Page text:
Beyond Antiquity

After visiting the pyramids, clients can discover Egypt’s urban side

By: Gabriella Gershenson

To many, Egypt means antiquities the temples of Luxor, Aswan and Abu Simbel, the pyramids at Giza. But there is much to see in Egypt’s bustling urban life as well. Cairo is the largest city in Africa over a quarter of Egypt’s population lives here, and more than 4 million tourists visit each year. With its diverse neighborhoods, sites and considerable international population, Cairo is a destination in its own right. Find out what makes this city the playground of the Arab world.

Zamalek & Gezira

This affluent island, located on the Nile between Giza and downtown Cairo, is split into northern and southern districts. To the north is upscale Zamalek, home to foreign embassies and a considerable expatriate population. On the south is the leafier enclave of Gezira, which features some of the city’s most famous landmarks, like the Cairo Opera House and the Cairo Tower. Thanks to tree-lined streets, the island offers a break from Cairo’s relentless pollution.

Here, clients are most likely to see women comfortably strolling in Western-style garb, like blue jeans and T-shirts. Zamalek and Gezira are ideal for Western travelers, as its residents are accustomed to foreign habits.

Uninhabited until the mid-19th century, the island features several opulent palaces that were built under the auspices of British rule. Now, they are home to other institutions. The palace of Khedive Ismail is now the Cairo Marriott, while Prince Amr Ibrahim’s palace is the site of the Ceramic Museum.

Because of its upscale population, Zamalek offers some of the best shopping and dining in Cairo. Stroll down 26th of July Avenue and you will find vendors selling imported scarves and knickknacks, as well as native textiles and silver goods. On the avenue, there are also plenty of cafes to enjoy, including Abu El Sid, one of Cairo’s finest Egyptian restaurants. Don’t miss the opportunity to sample mulukheiya, a traditional leaf stew served with white rice and rabbit, or to smoke one of the ubiquitous shishas.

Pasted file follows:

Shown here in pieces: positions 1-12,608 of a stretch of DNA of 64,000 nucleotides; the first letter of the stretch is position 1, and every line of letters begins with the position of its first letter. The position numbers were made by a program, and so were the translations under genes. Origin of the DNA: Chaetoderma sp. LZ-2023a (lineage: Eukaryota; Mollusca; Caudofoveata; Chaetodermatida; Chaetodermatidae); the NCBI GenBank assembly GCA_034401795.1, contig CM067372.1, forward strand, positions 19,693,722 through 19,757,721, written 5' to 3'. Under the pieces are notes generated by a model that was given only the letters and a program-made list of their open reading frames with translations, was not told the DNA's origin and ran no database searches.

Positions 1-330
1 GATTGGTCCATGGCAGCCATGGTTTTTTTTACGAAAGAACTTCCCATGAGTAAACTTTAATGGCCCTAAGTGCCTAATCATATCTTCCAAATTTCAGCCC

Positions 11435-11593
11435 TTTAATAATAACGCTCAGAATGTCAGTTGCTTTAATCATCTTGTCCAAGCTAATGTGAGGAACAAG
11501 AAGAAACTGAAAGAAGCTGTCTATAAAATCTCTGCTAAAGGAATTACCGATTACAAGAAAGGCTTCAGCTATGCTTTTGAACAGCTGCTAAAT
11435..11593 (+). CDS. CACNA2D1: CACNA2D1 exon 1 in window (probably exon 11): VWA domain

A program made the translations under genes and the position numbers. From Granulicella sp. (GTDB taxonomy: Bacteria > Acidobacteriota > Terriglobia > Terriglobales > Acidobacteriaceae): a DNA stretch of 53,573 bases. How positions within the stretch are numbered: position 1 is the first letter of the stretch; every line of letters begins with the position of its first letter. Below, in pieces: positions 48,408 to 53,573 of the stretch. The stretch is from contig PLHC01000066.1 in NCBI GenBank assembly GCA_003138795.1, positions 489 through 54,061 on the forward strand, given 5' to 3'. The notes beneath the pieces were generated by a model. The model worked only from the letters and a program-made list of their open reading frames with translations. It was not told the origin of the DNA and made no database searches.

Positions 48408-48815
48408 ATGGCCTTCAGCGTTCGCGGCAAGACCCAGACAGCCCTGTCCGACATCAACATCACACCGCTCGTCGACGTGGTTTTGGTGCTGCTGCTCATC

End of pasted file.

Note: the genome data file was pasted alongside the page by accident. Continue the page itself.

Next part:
Islamic Cairo

For a more authentic flavor of Egypt’s capital, visit Islamic Cairo, one of the world’s oldest Islamic cities. Founded in the 10th century, this was once the cultural, spiritual and intellectual center of the Arab world. Though dusty and quite decrepit now, the district is thoroughly enchanting and still maintains its other-worldly air. Surrounded by walls dating to the Middle Ages, you will see ancient mosques, hammams (bathhouses), palaces, fountains and ornate harem windows while strolling labyrinthine streets.

The quarter can be intimidating for travelers poverty is visible, activity is somewhat chaotic (it is not unusual to see vendors selling livestock or donkeys pulling carts), and the area is not heavily trafficked by tourists. But to walk the streets is an unforgettable experience.

In addition to the innumerable ancient sites, you will also find some of the most beautiful and reasonably priced Egyptian handicrafts in Cairo. Although Khan Al-Kalili, or the Khan, is the city’s best-known market, you will get better deals (and perhaps better merchandise) in the more remote areas of the neighborhood. Sharia Al-Muski is a lively, well-known market street and Sharia al-Khayamiyya (the street of the tentmakers) exhibits handmade fabrics, bedspreads and wall-hangings in a covered marketplace.


A short 2½-hour bus ride from Cairo is Alexandria, Egypt’s Mediterranean city. There are plenty of tours leaving Cairo for Alexandria on a daily basis, making this an excellent day trip destination. Fishermen docked along the seashore provide excellent eye candy for the casual observer and outstanding fish for Alexandria’s famous seafood restaurants. The Biblioteca Alexandrina is a striking example of modern Egyptian architecture, whereas the Roman Amphitheatre (Kom-Al Dikka), the only amphitheatre in Egypt, is one of the few remaining examples of the city’s Roman past.

Al Fayoum
About 60 miles southwest of Cairo is the Al Fayoum Oasis, home to some of Egypt’s most fertile lands and heady archaeological sites. Noteworthy are the ruins of the pyramid of Meidum, the first pyramid attempted in Egypt, as well as some of the most beautiful Greek funerary portraits unearthed anywhere, now on display in museums around the world.
Ain-as-Siliyiin, a site of healing springs, lush gardens and local farmers selling their wares, is another worthy destination that showcases the fruits of the land.


Getting there from Cairo:
Alexandria: Superjet buses from Cairo to Alexandria cost about $5 depending on the time of day. The journey is 2½ hours.

Al Fayoum: Buses for Al Fayoum from Cairo leave every 30 minutes between 7 a.m. and 7 p.m. from the station at Kubri al-Misalla. Once at Al-Fayoum, hiring a taxi for half a day to drive you around (it will be necessary) will cost about $10.

Cairo Tours:
Salah Mohammed Abdel Hafez Full-day tours
20-298-0650, 012-313-8446 (cell)

Masr Travel Half-day tours
20-393-0168, 20-392-4440 (fax)

American Express Travel Half-day tours


Dress: When traveling in Egypt, women should be dressed modestly. Long skirts or pants are recommended. If your arms are bare, keep a scarf handy so you can cover yourself at a moment’s notice.

Mosques: When touring mosques, you will be asked to take off your shoes upon entry choose footwear that can be easily removed.

Tipping: Here, the culture of baksheesh, or tipping, thrives. From mosque attendants to taxi drivers, make sure that you have plenty of single-pound notes for your helpers along the way.